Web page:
This site is intended to share information relating to the management of the golf course conditioning and quality of Northmoor Country Club and the art, the science, and the factors that influence those conditions. Please visit as often as possible.

Wednesday, August 3, 2011

Weather Impacts on The Golf Course

The extended periods of heat, humidity and wetness combined with the frequent storms over the past several weeks of July have impacted many courses in the Midwest.  The continuing wet soil and turf conditons present the ideal enviroments for turfgrass disease occur and "scalding" of the turf.  Although we take every precaution and measure by applying fungicides to combat the disease and squeeging and pumping the fairways, there is simply no way to dry the entire turf canopy.   Chicago is in a weather pattern that is the perfect storm for turf stress and loss.  There is already one recognized course that is reported to be closed in the Chicago area and I am told that a nationally ranked course in the Minneapolis area is closed for the second time this summer.  Let's hope for cooler, drier and windier weather conditions for the next few weeks.

Another Chicago rain storm - August 2nd, 2011
Notice the significant heat indexes.  These eleviated levels affect turfgrass health
Excessive temperatures combined with wet & saturated soils threaten turf health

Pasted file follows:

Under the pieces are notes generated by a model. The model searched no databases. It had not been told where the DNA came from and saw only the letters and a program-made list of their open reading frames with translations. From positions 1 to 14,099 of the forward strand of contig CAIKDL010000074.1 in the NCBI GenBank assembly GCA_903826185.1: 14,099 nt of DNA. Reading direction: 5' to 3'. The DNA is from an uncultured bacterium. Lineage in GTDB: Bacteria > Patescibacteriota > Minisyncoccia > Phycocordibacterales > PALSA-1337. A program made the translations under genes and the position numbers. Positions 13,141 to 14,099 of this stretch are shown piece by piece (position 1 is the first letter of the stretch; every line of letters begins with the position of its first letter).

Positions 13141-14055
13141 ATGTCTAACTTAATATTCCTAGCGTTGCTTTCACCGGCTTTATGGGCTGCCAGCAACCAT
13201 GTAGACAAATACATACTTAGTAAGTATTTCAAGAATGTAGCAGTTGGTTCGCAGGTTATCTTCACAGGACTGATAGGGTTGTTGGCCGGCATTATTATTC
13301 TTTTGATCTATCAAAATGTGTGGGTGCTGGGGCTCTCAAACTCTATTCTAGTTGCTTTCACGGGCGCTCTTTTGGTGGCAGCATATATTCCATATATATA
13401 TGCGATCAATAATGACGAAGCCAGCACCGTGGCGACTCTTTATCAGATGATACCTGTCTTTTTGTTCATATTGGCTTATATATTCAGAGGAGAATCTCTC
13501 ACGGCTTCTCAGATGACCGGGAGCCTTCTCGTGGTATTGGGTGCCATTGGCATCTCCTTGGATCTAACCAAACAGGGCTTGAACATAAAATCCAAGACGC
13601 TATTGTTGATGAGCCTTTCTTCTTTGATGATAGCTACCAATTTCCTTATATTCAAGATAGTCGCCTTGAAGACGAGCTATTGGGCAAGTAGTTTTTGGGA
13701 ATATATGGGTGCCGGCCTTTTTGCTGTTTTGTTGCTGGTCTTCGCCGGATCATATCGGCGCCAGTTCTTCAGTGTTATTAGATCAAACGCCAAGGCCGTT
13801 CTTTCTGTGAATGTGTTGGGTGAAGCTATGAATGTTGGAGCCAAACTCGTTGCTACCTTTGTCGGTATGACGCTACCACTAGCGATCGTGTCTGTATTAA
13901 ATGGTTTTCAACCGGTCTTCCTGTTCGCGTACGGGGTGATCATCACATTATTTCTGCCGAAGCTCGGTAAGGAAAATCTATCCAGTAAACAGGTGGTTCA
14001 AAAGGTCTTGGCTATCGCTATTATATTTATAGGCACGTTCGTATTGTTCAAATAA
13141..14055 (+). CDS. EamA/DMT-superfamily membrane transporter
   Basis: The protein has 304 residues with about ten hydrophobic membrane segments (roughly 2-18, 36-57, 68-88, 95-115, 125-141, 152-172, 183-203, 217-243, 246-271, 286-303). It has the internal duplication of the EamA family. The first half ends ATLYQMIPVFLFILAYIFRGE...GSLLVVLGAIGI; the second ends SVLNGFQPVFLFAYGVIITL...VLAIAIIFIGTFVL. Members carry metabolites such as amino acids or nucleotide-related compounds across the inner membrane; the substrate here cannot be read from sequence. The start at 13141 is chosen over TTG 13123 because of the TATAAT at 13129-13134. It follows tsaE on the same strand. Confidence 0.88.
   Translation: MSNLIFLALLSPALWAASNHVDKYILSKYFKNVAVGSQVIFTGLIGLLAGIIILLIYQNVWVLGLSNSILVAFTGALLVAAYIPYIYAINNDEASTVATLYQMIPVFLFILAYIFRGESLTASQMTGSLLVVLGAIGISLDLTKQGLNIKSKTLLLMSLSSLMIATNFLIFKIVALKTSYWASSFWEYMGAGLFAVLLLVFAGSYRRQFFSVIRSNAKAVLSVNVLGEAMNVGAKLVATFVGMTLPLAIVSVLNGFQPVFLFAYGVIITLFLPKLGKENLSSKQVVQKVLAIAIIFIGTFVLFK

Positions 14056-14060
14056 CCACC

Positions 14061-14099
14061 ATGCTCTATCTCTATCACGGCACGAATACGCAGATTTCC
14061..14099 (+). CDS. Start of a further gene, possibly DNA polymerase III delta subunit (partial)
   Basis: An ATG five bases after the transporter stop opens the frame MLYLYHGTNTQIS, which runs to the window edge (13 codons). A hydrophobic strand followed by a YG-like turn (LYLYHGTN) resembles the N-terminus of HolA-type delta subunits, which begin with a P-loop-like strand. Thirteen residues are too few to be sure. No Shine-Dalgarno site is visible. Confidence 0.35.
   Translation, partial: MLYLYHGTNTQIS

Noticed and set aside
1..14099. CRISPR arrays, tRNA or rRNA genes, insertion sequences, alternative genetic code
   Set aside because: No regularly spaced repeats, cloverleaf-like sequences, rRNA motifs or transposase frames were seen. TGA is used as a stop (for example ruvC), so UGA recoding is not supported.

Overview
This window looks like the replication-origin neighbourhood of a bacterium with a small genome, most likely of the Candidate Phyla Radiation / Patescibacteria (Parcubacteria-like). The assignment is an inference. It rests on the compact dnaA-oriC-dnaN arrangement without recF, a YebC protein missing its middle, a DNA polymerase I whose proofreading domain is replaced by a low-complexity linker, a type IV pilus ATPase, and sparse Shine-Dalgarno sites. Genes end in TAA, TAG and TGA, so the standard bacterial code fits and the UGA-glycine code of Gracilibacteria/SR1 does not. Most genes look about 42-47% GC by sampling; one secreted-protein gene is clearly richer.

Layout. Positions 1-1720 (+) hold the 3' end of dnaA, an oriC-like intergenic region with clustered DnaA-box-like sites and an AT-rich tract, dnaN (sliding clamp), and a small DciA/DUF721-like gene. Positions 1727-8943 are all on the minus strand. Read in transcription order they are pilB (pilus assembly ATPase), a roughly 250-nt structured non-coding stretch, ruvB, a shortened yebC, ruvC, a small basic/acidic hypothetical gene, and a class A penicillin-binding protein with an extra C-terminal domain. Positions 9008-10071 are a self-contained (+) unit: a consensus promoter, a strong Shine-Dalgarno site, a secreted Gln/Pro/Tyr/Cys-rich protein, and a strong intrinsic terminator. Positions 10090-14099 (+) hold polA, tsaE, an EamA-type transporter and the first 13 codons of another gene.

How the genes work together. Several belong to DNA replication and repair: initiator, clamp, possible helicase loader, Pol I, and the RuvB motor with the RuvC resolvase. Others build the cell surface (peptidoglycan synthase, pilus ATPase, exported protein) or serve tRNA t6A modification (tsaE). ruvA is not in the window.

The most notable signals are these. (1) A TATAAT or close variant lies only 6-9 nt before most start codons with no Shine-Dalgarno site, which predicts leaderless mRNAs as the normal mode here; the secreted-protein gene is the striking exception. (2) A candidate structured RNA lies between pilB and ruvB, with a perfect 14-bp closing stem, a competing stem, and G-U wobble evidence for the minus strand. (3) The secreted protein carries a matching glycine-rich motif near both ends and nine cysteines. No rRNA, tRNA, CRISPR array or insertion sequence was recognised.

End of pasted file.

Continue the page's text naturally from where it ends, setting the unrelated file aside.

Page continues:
July Rain Dates and Amounts
Even though we have drainage installed in #4 white fairway, water cannot be removed or pumped away because the level and drainage of this fairway is directly connected to the canal to the west of the property.  The canal is overflowing and it backs water onto the course and does not allow our course to drain.
Areas throughout the course have standing water and the soils are totally saturated and cannot drain.  Hot and humid weather conditions literally cook these areas as the water and moisture reach temperatures too high for the turf to sustain. 
The staff stays busy squeeging the lower areas of the course in an attempt to move water off of the surface of the turf
Lower areas of the course are squeeged after every rainfall
Recent rains continue to flood the white bunkers
The bunkers are pumped to remove the water after each rainfall on the white course

The subair machine is used to remove excess water form the rootzone of the greens.   The plant roots literally are drowned and die if there is excess moisture in the green.  Excess water prevents the availability for oxygen exchange in the rootzone.
The low areas below show the evidence of sun scald, a result of continued and excessive moisture and the presence of "Pythium" - an agressive turfgrass disease
These damaged areas have already been aerified, re-seeded and topdressed.
Damaged areas are vented in preparation for seeding
Damaged areas are seeded and topdressed
Greens are being needle tined or vented to provide air channels to the rootzone
Preventative fungicides are being applied to combat disease
Fairways are being blown in an attempt to dry the turf and soil surfaces to prevent disease invasion
Fans are being used to provide air flow over the green's surface for cooling and drying

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